One hundred years ago, modern medical practice was barely in its infancy. Patent medicines – aka “snake oil” – were all the rage. Kerosene and radium treatments were common. And cigarettes were considered a good way to ease stress.
We’ve come a long way since then. Many diseases that were common then have been all but wiped out. But a few have been making a comeback. And one – childhood rickets – is due, at least in part, to “modern” medical advice.
Rickets is a painful, deforming condition caused by poor bone development. (A similar condition in adults – osteomalacia – is also on the rise.) The disease was common in the Victorian era, but was nearly wiped out in the developed world in the 2nd half of the last century.
Then something went insanely wrong. About 10 years ago, doctors across Europe and the U.S. began to see rickets making a comeback.
Modern Medicine Makes a Bad Situation Worse
A generation or so ago, parents encouraged their kids to play outside whenever the weather allowed. They dosed them with cod liver oil. And sunscreen was unheard of.
This all boosted their children’s vitamin D levels. And vitamin D prevents rickets. Governments got in the act, too. Since few foods are high in vitamin D, anti-rickets campaigns led to adding D to Key foods.
But cod liver oil fell out of fashion. Children started spending more time indoors. And when they do go outside, doctors now warn they should avoid sun exposure. Even though the sun is our #1 source of vitamin D.
Rickets – which can lead to heart disease, diabetes, cancer, and more – has come roaring back. And doctors are still telling us to stay out of the sun at all costs.
Low Vitamin D Is the New Winter Scourge
Study after study shows huge numbers of adults (and children) don’t get enough vitamin D. Half of all adults in Britain are vitamin D deficient in the winter.
In Korea, wintertime vitamin D is low in 73.0% of men and 88.9% of women. A 2006 study found even young adults in Northern Ireland were generally low on vitamin D. In sunny Portugal, almost three-quarters of adults suffer with low vitamin D during the winter months.
Conditions are the same south of the equator, too. In New Zealand, vitamin D deficiency hits 73% of women and 39% of men. In Australia, barely a quarter of adults get enough D in the winter.
Studies on adults in India, Ireland, Germany, and the U.S. all yielded similar results. A significant number of people simply don’t get enough vitamin D – especially in winter.
And here’s why that should concern you…
Low vitamin D levels are linked to myriad health problems. Low D could lead to falls, fractures, colon and breast cancer, diabetes, rheumatoid arthritis, other autoimmune diseases, and more.
And here’s the kicker: The current guidelines for vitamin D (50 nmol/L – or 20 ng/ml) are probably too low to begin with.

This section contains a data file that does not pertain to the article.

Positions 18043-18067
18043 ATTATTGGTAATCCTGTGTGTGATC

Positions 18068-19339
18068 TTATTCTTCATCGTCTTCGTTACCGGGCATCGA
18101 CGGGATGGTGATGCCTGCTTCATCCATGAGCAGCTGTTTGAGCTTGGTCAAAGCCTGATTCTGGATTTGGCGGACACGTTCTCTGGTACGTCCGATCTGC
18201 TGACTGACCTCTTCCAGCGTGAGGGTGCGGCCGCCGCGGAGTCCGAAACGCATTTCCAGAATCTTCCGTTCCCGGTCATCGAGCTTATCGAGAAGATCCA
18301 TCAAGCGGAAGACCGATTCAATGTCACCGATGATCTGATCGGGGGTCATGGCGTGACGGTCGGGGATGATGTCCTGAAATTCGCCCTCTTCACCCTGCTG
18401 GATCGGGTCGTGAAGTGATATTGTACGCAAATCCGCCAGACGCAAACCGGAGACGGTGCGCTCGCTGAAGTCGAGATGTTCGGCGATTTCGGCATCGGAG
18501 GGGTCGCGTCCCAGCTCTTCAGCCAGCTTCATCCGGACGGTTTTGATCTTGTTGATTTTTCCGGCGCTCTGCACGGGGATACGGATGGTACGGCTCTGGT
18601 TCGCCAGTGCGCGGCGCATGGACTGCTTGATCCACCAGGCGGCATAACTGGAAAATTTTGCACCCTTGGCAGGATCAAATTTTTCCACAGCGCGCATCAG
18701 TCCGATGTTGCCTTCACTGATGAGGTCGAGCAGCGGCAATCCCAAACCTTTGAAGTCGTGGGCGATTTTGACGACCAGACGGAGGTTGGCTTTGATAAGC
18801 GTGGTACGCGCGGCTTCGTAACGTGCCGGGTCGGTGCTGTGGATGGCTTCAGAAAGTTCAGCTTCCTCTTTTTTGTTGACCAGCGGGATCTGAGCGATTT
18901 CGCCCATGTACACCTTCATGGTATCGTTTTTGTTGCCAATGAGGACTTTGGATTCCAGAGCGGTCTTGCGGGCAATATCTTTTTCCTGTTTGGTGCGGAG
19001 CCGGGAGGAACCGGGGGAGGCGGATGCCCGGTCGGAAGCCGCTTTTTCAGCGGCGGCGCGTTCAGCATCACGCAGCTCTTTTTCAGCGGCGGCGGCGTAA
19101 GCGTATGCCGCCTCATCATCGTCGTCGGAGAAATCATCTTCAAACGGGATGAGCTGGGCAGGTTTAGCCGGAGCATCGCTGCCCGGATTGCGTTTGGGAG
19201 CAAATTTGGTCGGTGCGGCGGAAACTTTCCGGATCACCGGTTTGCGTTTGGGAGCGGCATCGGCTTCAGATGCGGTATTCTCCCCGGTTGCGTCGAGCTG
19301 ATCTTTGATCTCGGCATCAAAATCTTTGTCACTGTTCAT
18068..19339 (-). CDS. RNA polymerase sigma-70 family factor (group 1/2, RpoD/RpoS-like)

How Much Vitamin D Do You Need?
The current adult RDA (recommended dietary allowance) for vitamin D is 600 International Units (IU) per day. Or 800 IU if you’re over 70. It’s hard to get that much from your diet – unless you eat a lot of oily fish. So you need daily sun exposure or a supplement.
To complicate matters, the winter sun in most of the U.S. is too weak to trigger vitamin D production in your skin. So a supplement is the way to go if you live roughly north of Atlanta.
Many experts now say 800 IU is too low for the best health benefit. They say you need enough to raise your levels to 75 nmol/L… instead of the current guideline of 50 nmol/L.
Don’t worry about the technical lingo here. “nmol/L” stands for nanomole per liter. It’s a measure of the serum level of a substance – in our case, vitamin D. This doesn’t directly tell you how much vitamin D to take.
Both the International Osteoporosis Foundation and the Endocrine Society suggest the 75 nmol/L guideline. A University of Toronto expert also notes you need to reach this higher level for the maximum benefit to your bones.
A group of researchers from universities and hospitals around the world also suggest shooting for the 75 nmol/L target. To get there, they recommend getting at least 200 IU units more vitamin D than the current guidelines.
And with a safe upper limit of 10,000 IU, you should be fine taking 1,000 IU daily year-round – even if it’s just for insurance.
About the Author: Jason Kennedy is a celebrated investigative health writer and the author of The X-Factor Revolution and Beyond the Blue Zone. With over 10 years of experience working with today’s leading alternative and anti-aging doctors, Jason shares his insider status and access to the latest breakthroughs with thousands of readers from around world.
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